Soon, it will not be chic to own a non-automatic vehicle

Unnoticed by most people there has been a quiet revolution among India’s cars.

Published: 15th October 2019 09:23 AM  |   Last Updated: 15th October 2019 09:23 AM   |  A+A-


For representational purposes

Unnoticed by most people there has been a quiet revolution among India’s cars. Today, almost every car maker is offering automatic transmissions to the top-end versions of their cars.

Even small cars like the Maruti Celerio and Hyundai i10 now offer an automatic variant. Believe it or not there are today about 50 models of cars that offer automatic gears.

According to Maruti, the sales of automatic gearboxes on their cheaper models today accounts for about 40 per cent of the sales but they report that the demand is growing fast.

As these automatics are usually only on the top end models they are definitely more expensive than the base models with manual gears. 

Most people still think that automatic transmissions are not only expensive but heavy of fuel and not very reliable but new technologies are closing the gaps very quickly.

Till recently, typical car with automatic gears would consume about 15 per cent higher fuel but that is no longer the case.

Take the case of BMW, which demonstrated the performance of two nearly identical cars with manual and automatic gearboxes and showed that the little microchips in the automatic was able to shift the gears better than top professional drivers.

Murad Ali Baig
Senior automobile analyst 

The early automatics had fluid drives that allowed great gear slippage and only had three gears.

Modern automatics have six or more gears and some that are continuously variable with no gears at all.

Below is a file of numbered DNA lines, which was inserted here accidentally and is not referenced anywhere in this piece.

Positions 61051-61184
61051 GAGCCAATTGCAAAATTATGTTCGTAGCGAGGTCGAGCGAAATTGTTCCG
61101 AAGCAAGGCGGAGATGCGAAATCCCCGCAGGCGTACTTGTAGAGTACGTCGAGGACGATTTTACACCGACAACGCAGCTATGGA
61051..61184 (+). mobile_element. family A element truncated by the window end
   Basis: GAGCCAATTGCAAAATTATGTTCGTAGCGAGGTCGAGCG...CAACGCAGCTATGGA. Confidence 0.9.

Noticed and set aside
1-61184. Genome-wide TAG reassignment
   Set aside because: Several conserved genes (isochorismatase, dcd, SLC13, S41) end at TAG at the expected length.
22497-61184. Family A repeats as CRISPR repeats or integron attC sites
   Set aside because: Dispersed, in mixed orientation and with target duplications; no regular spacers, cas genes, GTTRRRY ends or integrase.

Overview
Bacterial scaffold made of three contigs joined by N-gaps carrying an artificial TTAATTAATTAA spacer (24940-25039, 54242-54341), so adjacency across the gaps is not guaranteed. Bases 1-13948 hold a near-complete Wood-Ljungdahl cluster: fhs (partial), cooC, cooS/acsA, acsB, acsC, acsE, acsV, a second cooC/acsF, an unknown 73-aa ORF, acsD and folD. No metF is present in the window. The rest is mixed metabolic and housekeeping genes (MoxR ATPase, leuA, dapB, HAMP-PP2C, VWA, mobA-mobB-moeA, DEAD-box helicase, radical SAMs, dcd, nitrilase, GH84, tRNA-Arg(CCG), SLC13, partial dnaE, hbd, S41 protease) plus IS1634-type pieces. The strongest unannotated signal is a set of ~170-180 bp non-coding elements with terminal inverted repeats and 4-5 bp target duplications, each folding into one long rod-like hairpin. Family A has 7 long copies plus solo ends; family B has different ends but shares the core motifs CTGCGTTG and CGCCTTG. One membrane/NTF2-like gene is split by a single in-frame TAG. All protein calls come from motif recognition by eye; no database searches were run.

It is amazing how quickly the luxuries of today become the necessities of tomorrow.

Forty years ago an air-conditioner was considered to be an expensive luxury but today it is almost impossible to sell any car without an AC.

Whatever happens in the auto world abroad eventually become popular in India. America, Japan and east Asia quickly adopted automatics that Europe and UK resisted for many years but today most cars and even commercial vehicles have automatic transmissions.

In the increasingly hectic traffic of every city of the world an automatic transmission makes driving hugely easier.

The driver now just has to look at the road ahead and press the accelerator and brakes without having to shuffle the gears or pump the clutch pedal several times a minute.

Honda first introduced the continuously variable transmission that is a hi-tech steel link belt between a set of tapered rollers that links the engine speeds to the load on the wheels for jerk-free driving. It is also cheaper than a conventional automatic.

India’s less expensive cars have opted for another low-cost technology called the Automated Manual Transmission that is an ingenious electronic box that sits on top of a conventional manual gearbox and shifts the gears according to the commands of a set of sensors and microchips.

Technology drives more technology and all the top-end cars have many refinements so that the sensors can prevent a car rolling back while climbing a hilly road or freewheeling too fast on a downslope.

Many transmission systems are also interconnected with brakes, suspensions and steering for safe and comfortable driving.

They forget that easier driving is also safer driving and that there are far fewer jerks in a car with automatic gears that respond to the bumps of the road. 

However, it will not be very long before it will be considered very non chic to be in any car without automatic gears.


Disclaimer : We respect your thoughts and views! But we need to be judicious while moderating your comments. All the comments will be moderated by the editorial. Abstain from posting comments that are obscene, defamatory or inflammatory, and do not indulge in personal attacks. Try to avoid outside hyperlinks inside the comment. Help us delete comments that do not follow these guidelines.

The views expressed in comments published on are those of the comment writers alone. They do not represent the views or opinions of or its staff, nor do they represent the views or opinions of The New Indian Express Group, or any entity of, or affiliated with, The New Indian Express Group. reserves the right to take any or all comments down at any time.

flipboard facebook twitter whatsapp